Monday, June 27, 2011

The Unpleasantness at the Bellona Club

The Unpleasantness at the Bellona Club. Dorothy L. Sayers. 1928/1995. HarperCollins. 256 pages.

"What in the world, Wimsey, are you doing in this Morgue?" demanded Captain Fentiman, flinging aside the "Evening Banner" with the air of a man released from an irksome duty.

Lord Peter Wimsey's skills will be tested in The Unpleasantness at The Bellona Club. For a great deal of money depends on his preciseness, his thoroughness. General Fentiman, a ninety-year-old man, died at his club (and Peter's club). No one thought anything of it at all.

Until they learned that the General's sister, Lady Dormer, had also died that morning. Until they learned that there was some question as to inheritance.

If the General died first, then Ann Dorland would inherit most of Lady Dormer's money, Major Robert Fentiman and Captain George Fentiman would receive a little money. If Lady Dormer died first, then the General would have inherited most of his sister's money. And with the General being dead too, well, that leaves his two sons quite a bit wealthier.

But who died first? The Lady's death was discovered first. But that doesn't necessarily mean she died first. For nobody is quite sure when the General died. No one suspected him of being dead. He was just sitting still in his chair holding a newspaper for hours and hours.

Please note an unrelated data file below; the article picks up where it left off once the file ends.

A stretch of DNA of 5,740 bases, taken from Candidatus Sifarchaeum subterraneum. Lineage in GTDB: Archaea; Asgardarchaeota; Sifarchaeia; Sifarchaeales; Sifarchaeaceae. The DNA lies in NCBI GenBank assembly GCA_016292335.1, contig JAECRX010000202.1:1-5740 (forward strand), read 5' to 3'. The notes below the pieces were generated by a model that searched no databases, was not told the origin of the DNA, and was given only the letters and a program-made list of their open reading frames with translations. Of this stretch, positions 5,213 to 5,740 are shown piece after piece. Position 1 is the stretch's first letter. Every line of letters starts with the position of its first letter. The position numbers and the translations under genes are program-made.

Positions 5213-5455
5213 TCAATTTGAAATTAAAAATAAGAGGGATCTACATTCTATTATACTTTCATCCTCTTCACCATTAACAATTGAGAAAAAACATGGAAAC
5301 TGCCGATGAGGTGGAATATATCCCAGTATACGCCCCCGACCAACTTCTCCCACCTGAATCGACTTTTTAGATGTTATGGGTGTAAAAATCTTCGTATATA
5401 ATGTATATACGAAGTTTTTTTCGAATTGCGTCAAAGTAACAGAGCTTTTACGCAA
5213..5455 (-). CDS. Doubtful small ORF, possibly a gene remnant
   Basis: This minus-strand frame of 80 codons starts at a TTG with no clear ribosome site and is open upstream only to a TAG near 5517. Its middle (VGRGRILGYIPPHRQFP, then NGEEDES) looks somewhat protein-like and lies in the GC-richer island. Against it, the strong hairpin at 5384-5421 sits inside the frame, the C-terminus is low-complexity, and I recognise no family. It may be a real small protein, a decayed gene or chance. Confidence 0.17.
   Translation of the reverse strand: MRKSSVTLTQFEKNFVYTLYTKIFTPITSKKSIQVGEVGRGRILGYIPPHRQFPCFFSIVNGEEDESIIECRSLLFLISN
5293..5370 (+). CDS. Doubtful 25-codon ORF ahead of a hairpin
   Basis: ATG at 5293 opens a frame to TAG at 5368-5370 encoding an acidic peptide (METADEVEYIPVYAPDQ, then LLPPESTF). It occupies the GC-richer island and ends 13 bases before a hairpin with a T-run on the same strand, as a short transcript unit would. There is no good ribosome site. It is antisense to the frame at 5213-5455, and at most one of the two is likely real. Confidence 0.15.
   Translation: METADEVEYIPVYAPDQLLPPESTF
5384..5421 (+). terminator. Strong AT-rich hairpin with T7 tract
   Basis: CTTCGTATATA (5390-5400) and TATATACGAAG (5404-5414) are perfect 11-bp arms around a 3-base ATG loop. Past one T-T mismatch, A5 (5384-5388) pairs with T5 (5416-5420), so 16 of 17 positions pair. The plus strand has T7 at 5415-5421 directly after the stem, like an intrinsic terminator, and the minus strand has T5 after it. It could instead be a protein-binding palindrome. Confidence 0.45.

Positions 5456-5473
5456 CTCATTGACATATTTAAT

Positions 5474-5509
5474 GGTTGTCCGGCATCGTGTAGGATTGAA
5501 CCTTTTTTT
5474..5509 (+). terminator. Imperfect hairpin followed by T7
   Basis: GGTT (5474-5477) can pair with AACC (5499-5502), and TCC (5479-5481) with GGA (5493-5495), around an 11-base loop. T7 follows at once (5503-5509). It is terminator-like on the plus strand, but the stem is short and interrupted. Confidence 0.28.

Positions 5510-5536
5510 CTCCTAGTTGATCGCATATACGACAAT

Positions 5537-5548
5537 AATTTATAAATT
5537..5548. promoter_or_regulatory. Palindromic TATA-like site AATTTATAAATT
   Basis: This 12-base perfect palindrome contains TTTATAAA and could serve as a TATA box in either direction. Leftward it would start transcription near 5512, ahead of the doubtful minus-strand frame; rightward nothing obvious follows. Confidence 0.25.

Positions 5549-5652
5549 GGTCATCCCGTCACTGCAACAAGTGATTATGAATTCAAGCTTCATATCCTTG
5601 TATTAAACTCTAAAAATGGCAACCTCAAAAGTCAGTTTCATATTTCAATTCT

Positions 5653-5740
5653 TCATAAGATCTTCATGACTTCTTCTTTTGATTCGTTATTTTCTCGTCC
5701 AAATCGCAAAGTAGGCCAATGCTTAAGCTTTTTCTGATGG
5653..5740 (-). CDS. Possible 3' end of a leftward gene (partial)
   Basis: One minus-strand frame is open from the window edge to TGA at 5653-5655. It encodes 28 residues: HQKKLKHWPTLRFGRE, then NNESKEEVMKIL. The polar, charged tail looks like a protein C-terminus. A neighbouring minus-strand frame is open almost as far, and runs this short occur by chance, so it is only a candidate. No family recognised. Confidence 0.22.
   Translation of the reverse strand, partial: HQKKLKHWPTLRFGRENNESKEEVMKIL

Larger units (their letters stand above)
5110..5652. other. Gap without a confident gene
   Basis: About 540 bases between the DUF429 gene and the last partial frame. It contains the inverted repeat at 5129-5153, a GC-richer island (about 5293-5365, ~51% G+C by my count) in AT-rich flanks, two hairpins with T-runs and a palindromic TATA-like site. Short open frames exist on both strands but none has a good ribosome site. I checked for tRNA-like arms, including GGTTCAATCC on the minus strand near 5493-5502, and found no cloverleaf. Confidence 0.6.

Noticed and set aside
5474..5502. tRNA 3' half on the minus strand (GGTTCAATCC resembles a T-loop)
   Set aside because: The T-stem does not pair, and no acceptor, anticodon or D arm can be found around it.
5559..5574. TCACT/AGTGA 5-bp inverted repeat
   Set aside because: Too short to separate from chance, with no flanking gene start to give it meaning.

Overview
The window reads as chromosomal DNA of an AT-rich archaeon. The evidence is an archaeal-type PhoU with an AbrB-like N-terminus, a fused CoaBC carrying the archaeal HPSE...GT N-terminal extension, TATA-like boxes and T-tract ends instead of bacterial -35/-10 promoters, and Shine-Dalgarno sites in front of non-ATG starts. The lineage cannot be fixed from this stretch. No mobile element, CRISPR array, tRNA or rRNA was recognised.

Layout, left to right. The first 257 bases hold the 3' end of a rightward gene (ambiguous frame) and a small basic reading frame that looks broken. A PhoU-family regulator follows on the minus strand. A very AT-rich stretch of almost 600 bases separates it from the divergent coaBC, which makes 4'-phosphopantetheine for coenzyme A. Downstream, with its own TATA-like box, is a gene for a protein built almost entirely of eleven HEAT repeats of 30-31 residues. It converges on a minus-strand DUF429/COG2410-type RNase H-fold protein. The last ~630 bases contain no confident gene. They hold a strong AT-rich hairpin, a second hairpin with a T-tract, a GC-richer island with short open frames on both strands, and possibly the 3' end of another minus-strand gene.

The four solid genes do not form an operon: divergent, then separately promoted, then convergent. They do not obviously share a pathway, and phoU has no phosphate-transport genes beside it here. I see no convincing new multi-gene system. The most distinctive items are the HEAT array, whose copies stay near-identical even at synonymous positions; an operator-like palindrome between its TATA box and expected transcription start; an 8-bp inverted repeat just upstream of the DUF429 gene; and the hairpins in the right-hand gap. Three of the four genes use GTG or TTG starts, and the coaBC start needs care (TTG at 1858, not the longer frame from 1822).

So Lord Peter Wimsey is asked to help 'solve' this mystery. And at first, it is just a matter of determining when he died naturally. But some of the clues just don't make sense unless he died by unnatural causes.

Was it murder? Can Lord Peter Wimsey solve this case?

I love Lord Peter Wimsey. I do. I love him. And I enjoyed The Unpleasantness at The Bellona Club. I thought it was an interesting mystery.

Lord Peter Wimsey to Mr. Murbles:
"Acid man you are," said Wimsey. "No reverence, no simple faith or anything of that kind. Do lawyers ever go to heaven?"
"I have no information on that point," said Mr. Murbles dryly. (15)

Marjorie Phelps to Lord Peter:

"Peter Wimsey! You sit there, looking a perfectly well-bred imbecile, and then in the most underhand way you twist people into doing things they ought to blush for. No wonder you detect things. I will not do your worming for you!" (162)

"Moral certainty is not the same thing as proof." (205)
Other books in the series:
  • Whose Body (1923)
  • Clouds of Witness (1926)
  • Unnatural Death (1927)
  • The Unpleasantness at the Bellona Club (1928)
  • Strong Poison (1931)
  • Five Red Herrings (1931)
  • Have His Carcase (1932)
  • Murder Must Advertise (1933)
  • The Nine Tailors (1934)
  • Gaudy Night (1935)
  • Busman's Honeymoon (1937)
  • Complete Stories of Lord Peter (1972)
  • Thrones, Dominations (Dorothy Sayers and Jill Paton Walsh) (1998)
  • A Presumption of Death (Jill Paton Walsh) (2002)
  • The Attenbury Emeralds (Jill Paton Walsh) (2010)

© 2011 Becky Laney of Becky's Book Reviews


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